We faint in the day of our adversities and find to our dismay that we have to confess our strength is small (Prov. 24:10). How shall such weak, such sinful, sin-plagued, yes, and shamefully plagued with an evil heart of unbelief, how shall such unworthy creatures pursue their way to heaven, triumph over the hindrances, vanquish our foes, the world, the flesh and the devil? "In all these things we are more than conquerors through Him that loved us." Oh let me sing with the Apostle, "For I am persuaded, that neither death, nor life, nor angels, nor principalities, nor powers, nor things present, nor things to come, nor height, nor depth, nor any other creature shall be able to separate us from the love of God, which is in Christ Jesus our Lord." (Rom. 8:28,29).

ye beloved ones in our precious Christ, do we not learn in every manner of the way that we are feeble and that it is not with us to make the wilderness to rejoice therein with joy and singing? But our Redeemer is strong, and in all graciousness he comes into the wilderness, shows Himself our Saviour and Friend, gives us again to taste the riches of His grace, tells to hearts the divine consoling mystery of His cross, and again as in the days of our youth we sing in the wilderness the grace and triumphs of our Emmanuel over our sins.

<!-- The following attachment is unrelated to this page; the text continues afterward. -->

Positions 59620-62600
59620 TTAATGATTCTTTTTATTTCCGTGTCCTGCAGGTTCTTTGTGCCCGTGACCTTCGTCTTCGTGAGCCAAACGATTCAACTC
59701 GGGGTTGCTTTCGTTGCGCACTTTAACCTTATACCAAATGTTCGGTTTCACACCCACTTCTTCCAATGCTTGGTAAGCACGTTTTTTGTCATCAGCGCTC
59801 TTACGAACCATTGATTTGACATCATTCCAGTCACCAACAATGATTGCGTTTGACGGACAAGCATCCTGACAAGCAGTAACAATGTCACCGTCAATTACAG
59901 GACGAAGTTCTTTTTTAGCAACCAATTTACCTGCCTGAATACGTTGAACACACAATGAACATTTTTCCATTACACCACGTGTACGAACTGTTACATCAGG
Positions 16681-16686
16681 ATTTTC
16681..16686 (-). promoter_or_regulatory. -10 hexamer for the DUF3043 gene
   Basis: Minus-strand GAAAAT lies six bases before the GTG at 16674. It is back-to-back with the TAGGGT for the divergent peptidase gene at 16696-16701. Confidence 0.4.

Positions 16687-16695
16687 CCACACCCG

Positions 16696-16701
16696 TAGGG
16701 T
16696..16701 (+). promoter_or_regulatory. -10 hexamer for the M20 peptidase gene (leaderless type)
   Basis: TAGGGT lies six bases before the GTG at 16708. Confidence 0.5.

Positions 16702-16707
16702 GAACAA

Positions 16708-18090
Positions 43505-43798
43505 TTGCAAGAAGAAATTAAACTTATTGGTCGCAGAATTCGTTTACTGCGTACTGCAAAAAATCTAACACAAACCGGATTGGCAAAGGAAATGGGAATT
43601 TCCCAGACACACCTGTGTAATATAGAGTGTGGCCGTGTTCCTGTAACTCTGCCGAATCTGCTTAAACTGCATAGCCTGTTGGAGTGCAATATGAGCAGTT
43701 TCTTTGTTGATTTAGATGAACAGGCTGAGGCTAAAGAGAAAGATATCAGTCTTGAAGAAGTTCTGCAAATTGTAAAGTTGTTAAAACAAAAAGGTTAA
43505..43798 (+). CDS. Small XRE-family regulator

Not Withstanding all the vicissitudes of my soul this abides a divine mystery. Christ in my heart, the hope of glory! We are called unto eternal glory by Christ Jesus as vessels of mercy afore prepared unto glory. God hath predestinated His chosen to be conformed to the image of His Son, and when He shall appear and descend from heaven we shall ultimately be like Him for we shall see Him exactly as He is. Oh, how blessed to have this hope in us, and thus in our hope to be found in earnest expectation of glorious liberty of the children of God. "Looking for that blessed hope, and glorious appearing of the great God and our Saviour Jesus Christ who gave Himself for us that He might redeem us from all iniquity and purify unto Himself a peculiar people, zealous of good works. Faithful is He who hath called us unto this predestinated glory, who also will accomplish it. Now we are in hope of righteousness, in hope of the resurrection of the dead, in earnest expectation of the glorious liberty of the sons of God - waiting for our adoption - to wit: the redemption of the body. How consoling! How sweet! How blessed! is the hope of the resurrection of the just to immortality and incorruption. This mortal shall put on immortality and this corruption shall put on incorruption. "We look for our Lord Jesus Christ from heaven who shall change our vile body that it may be fashioned like unto His glorious body, according to the working whereby He is able to subdue all things unto Himself. (Phil 3:21) Then we shall be satisfied for we shall be conformed to the image of our dear Redeemer, and dwell forever with Him in immortal bliss. Oh! what an unspeakable mercy for a poor vile transgressor to be blessed with such a glorious hope!

By Frederick W. Keene, 1936
- Sovereign Grace & Pilgrim,